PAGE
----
Steve Addazio comes from the Urban Meyer coaching tree, and he’s never shy to mention all of the lessons he has learned from Meyer. Addazio’s son, former Boston College tight end Louie, is even a first-year student intern on Meyer’s Ohio State staff.
But one of Meyer’s mantras may come as a surprise, given the Buckeyes coach’s pyrotechnics on offense.
“When I took this job, when I took the Temple job, what I learned from Urban is the plan to win starts with playing great defense,” Addazio told ESPN.com. “That means there’s a total commitment as a team to playing great defense. It’s not: ‘Hey, play great defense. Yippee-ki-yay!’ No. It’s play great defense, let’s have an offense that helps your defense, controls the ball, runs the ball, let’s have special teams that help our defense.
“Everything is geared toward the defense, and that’s why we play pretty good defense.”
With that in mind, perhaps it shouldn’t be a surprise that BC boasts the nation’s No. 1 defense despite losing four starters — including two draft picks — and four assistants off a unit that was the nation’s best a year ago. Whether that’s enough to give the Eagles more than a fighting chance when No. 3 Clemson comes to town Friday remains to be seen, but Addazio likes what he has seen from the unit through its ups and downs so far.
“When you can get the No. 3 team on a Friday night in our stadium, which will be pretty close to packed, electric buzz in the air, Red Bandanna game, it’s a heck of an environment,” Addazio said. “We have nothing to lose and everything to gain, and we’re going to go out and just let it rip and play.”
The Eagles have the nation’s best passing defense, lead the nation in yards per play and rank sixth in rushing defense. Sure, consecutive home wins against overmatched opponents Wagner and Buffalo — in addition to a Week 2 win at UMass — have contributed to those lofty statistics. But BC also weathered a 49-0 loss at Virginia Tech, and that game as much as any helps drive home Addazio’s point about gearing everything toward that side of the ball.
Addazio felt BC over-schemed for that tilt instead of setting players free. The Eagles had two first-half turnovers in Hokies territory, along with a long kick return brought back due to penalty. While no longer the injury-plagued atrocious unit it was last season, BC’s offense still cannot afford to find itself in dire field position again and again, though new quarterback Patrick Towles helped the unit regain its footing a bit in its last two outings — consecutive 35-plus-point, 400-plus-yard contests ahead of the matchup with the Tigers.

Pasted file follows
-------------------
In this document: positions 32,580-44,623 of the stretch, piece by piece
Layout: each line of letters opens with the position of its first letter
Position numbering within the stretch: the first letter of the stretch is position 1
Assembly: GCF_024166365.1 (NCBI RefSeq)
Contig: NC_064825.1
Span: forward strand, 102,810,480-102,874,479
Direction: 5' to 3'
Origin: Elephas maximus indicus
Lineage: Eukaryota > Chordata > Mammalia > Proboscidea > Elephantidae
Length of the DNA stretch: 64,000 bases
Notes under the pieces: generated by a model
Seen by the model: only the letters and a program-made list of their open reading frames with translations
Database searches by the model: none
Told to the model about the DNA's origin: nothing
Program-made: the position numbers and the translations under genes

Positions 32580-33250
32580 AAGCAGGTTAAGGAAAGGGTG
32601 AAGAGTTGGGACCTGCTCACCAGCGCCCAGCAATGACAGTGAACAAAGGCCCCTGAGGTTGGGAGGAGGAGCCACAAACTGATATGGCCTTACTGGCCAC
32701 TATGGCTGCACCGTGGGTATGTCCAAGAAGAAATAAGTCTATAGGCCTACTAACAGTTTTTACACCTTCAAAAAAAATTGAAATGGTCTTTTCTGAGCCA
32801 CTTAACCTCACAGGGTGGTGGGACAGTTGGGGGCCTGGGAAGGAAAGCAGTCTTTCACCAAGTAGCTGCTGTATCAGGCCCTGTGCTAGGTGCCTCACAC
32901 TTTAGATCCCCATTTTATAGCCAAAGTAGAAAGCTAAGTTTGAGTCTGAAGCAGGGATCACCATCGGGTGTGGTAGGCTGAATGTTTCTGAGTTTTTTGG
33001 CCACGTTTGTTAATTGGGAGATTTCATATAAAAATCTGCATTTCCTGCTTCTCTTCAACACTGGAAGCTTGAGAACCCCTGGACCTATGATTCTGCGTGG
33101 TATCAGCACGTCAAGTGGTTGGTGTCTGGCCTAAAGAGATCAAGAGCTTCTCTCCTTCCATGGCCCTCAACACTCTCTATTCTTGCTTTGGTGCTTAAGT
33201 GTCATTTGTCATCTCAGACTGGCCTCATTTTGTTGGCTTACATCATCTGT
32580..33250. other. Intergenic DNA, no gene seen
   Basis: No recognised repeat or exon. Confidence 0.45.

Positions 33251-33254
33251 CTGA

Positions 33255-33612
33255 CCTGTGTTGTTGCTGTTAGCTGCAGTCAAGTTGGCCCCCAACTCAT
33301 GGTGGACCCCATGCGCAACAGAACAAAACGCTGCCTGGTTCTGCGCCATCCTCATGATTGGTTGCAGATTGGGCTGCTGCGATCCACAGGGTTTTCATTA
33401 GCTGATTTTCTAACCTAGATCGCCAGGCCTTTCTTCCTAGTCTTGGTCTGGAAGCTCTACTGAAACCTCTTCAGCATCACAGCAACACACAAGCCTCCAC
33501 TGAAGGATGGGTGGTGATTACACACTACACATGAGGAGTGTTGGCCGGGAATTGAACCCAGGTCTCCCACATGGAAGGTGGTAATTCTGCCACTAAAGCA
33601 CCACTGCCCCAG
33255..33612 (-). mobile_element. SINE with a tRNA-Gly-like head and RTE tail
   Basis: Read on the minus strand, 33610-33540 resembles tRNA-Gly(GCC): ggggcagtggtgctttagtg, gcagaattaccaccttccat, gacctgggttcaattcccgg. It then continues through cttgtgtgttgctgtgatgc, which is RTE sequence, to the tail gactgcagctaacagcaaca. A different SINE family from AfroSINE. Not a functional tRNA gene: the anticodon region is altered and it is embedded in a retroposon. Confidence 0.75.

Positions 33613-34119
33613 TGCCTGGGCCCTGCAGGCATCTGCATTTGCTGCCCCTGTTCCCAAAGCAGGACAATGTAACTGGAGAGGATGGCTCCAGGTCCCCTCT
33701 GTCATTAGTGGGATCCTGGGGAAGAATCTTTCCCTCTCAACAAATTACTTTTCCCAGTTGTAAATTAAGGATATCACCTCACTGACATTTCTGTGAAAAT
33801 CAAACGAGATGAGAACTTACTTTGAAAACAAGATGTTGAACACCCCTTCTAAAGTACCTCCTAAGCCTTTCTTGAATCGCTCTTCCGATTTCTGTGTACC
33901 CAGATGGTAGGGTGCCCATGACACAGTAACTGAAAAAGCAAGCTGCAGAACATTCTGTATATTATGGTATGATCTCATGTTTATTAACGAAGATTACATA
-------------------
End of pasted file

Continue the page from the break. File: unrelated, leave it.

“If you can play great defense then you’re going to be in the middle of every game and it gives you a chance,” Addazio said. “Our issue is if we get behind early too much then it gets to be a difficult mountain for us. But at home, we have a good defense obviously, our offense is really maturing, we’re starting to come along — very young, but you can see the signs now of a more balanced approach.”
Friday will be a showcase for other reasons, too, with Welles Crowther being honored in BC’s service day game. The red bandanna accessories BC sports will honor the alum who was credited with saving more than a dozen lives before losing his own on Sept. 11, 2001, and the Red Bandanna Hero Award will be presented by Crowther’s parents to Christopher Baity, founder of Semper K9 Assistance Dogs.
The occasion has led to one of college football’s best scenes in each of the past two seasons, and Addazio knows the impact Crowther’s legacy has on his roster.
“We’ve got a lot of Northeast guys, a lot Jersey guys, New York guys — their parents, they remember, they were a part of what happened, and so it’s got a very big impact on them,” Addazio said. “It’s just the whole concept with Welles in terms of the ultimate sacrifice that he paid to help other people. BC’s whole motto and mantra here is ‘Service for Others.’ That’s service for others at the highest level.”